Hokkaido University campus - great venue for our environmental governance workshop
Hokkaido University campus – great venue for our environmental governance workshop

While I am in Japan another ultra-exciting initiative is going to come to fruition – a GB Sasakawa Foundation-funded meeting of the Scotland-Japan Network on Consensus-Based Environmental Governance. This will involve three days of intense presentation, dialogue and discussion between UK- and Japan-based researchers working in the field of decision-making for environmental issues, with a few stakeholders (including the RITE scientists!) chipping in for good measure. This again is the next step in a collaboration I’ve been developing with Professor Taisuke Miyauchi at Hokkaido University in Sapporo, which coincidentally came about during a previous UKCCSRC-funded piece of travel. Four UK-based scholars from Edinburgh, Newcastle and RGU (including our very own Dr Natascha Mueller-Hirth) are flying out to Sapporo from the 7-9 May to participate in the workshop, whereas I will join them by making the rather shorter journey by train to Sapporo from Tomakomai, which is just half an hour away on the coast. I’ve always approached my CCS research as a ‘case study’ for refining and developing my environmental sociology thinking, so my work in Tomakomai and also in Scotland will form the basis of what I present at the governance workshop.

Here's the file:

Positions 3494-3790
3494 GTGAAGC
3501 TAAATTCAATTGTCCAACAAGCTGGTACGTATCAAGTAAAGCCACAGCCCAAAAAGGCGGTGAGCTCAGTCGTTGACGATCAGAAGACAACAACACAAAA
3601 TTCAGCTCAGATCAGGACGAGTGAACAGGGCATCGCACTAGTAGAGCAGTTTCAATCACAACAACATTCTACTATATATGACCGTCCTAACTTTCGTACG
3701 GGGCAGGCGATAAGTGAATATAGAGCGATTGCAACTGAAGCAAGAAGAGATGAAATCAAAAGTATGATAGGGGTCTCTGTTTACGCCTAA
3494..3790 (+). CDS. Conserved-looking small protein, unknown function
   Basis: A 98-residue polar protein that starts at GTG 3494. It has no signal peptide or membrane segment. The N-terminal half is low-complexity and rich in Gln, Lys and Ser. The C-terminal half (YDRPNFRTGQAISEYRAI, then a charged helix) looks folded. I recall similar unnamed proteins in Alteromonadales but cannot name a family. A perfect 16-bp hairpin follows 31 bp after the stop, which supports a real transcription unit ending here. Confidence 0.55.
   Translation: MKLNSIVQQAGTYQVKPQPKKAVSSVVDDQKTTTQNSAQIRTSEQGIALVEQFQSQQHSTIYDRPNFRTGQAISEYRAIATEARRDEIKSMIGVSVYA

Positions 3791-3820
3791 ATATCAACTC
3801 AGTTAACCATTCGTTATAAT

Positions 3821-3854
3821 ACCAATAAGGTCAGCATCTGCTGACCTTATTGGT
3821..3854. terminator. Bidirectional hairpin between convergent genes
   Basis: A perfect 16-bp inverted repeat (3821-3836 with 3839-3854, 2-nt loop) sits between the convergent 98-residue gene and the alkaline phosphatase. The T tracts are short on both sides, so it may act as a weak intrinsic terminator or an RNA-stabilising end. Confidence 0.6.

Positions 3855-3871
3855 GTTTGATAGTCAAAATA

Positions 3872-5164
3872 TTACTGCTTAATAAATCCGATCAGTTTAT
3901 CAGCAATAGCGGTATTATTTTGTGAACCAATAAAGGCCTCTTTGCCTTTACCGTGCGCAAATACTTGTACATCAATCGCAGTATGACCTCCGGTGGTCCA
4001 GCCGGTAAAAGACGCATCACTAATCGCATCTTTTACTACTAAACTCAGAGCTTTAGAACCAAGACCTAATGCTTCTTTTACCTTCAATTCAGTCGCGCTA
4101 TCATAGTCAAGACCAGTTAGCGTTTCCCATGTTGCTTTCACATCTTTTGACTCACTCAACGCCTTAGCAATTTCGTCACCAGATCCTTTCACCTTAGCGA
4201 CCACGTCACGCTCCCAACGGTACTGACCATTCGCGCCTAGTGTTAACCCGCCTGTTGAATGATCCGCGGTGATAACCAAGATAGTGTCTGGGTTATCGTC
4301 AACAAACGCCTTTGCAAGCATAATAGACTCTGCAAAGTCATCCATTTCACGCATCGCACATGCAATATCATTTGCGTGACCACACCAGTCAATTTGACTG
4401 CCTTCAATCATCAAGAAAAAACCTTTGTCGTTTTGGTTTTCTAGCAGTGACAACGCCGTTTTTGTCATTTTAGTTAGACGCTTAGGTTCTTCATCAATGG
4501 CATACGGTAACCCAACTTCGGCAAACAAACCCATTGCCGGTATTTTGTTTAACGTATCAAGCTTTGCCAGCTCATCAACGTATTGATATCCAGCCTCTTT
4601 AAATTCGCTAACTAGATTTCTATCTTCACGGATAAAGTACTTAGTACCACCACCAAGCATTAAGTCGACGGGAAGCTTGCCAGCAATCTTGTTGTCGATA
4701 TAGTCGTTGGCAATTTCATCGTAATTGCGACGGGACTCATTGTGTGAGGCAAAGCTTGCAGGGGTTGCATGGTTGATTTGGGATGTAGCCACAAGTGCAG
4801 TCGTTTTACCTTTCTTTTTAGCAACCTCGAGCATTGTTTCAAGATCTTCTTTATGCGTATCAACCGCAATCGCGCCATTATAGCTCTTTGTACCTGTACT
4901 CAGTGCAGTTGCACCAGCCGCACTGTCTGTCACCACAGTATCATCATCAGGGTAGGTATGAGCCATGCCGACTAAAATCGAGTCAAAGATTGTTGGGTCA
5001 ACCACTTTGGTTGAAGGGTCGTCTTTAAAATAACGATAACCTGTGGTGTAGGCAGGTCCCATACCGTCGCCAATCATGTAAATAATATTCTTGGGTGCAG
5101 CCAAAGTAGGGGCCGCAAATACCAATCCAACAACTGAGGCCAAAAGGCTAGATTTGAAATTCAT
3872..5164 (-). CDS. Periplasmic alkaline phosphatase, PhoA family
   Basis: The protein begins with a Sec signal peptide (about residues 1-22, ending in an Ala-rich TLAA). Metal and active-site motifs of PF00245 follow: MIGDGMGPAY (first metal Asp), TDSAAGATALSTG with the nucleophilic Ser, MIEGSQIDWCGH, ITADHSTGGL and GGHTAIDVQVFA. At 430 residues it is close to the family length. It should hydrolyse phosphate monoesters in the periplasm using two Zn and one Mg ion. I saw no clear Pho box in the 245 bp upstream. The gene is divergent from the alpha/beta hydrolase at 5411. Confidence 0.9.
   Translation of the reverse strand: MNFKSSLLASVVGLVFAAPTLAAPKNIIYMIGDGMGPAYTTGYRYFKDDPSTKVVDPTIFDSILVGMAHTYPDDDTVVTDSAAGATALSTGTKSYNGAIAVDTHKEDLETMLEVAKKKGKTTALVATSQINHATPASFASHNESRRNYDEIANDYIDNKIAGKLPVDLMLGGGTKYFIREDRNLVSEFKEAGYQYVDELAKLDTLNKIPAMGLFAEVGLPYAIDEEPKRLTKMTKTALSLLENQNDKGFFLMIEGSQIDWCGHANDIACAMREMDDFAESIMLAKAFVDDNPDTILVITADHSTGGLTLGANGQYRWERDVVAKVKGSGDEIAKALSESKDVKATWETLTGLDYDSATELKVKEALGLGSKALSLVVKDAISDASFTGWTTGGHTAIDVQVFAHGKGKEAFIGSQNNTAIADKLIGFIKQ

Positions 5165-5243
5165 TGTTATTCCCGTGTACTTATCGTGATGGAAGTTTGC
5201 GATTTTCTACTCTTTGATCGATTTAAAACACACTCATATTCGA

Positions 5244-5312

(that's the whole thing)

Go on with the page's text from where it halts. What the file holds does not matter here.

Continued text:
The Japan they don't show you in the guidebooks
The Japan they don’t show you in the guidebooks

I remember about ten months ago, when I got the award letter from the GB Sasakawa Foundation, sitting down and thinking ‘yikes, now we actually have to do this and arrange to get four people to Japan at the same time!’ Then, when the award email came through from UKCCSRC, my thinking turned to ‘double yikes! Now I have to make this big piece of fieldwork happen around teaching, supervision and the rest of my life!’ There have been a few stressful moments since, but thanks to a lot of help from folk behind the scenes it’s all come together. And as my line manager reminded me a few weeks back, actually getting out there and doing the research yourself is the reward for all the thinking and admin that goes in beforehand.

Oh, and once all of that is in the bag I’m planning a wee self-funded detour on the way home to take in a new country, new collaborator and completely new research direction. More on that later…

We will be live-streaming the talks from the GB Sasakawa Foundation-funded workshop through UStream. Links and information will appear on the CSR at RGU blog and Twitter feed nearer the time!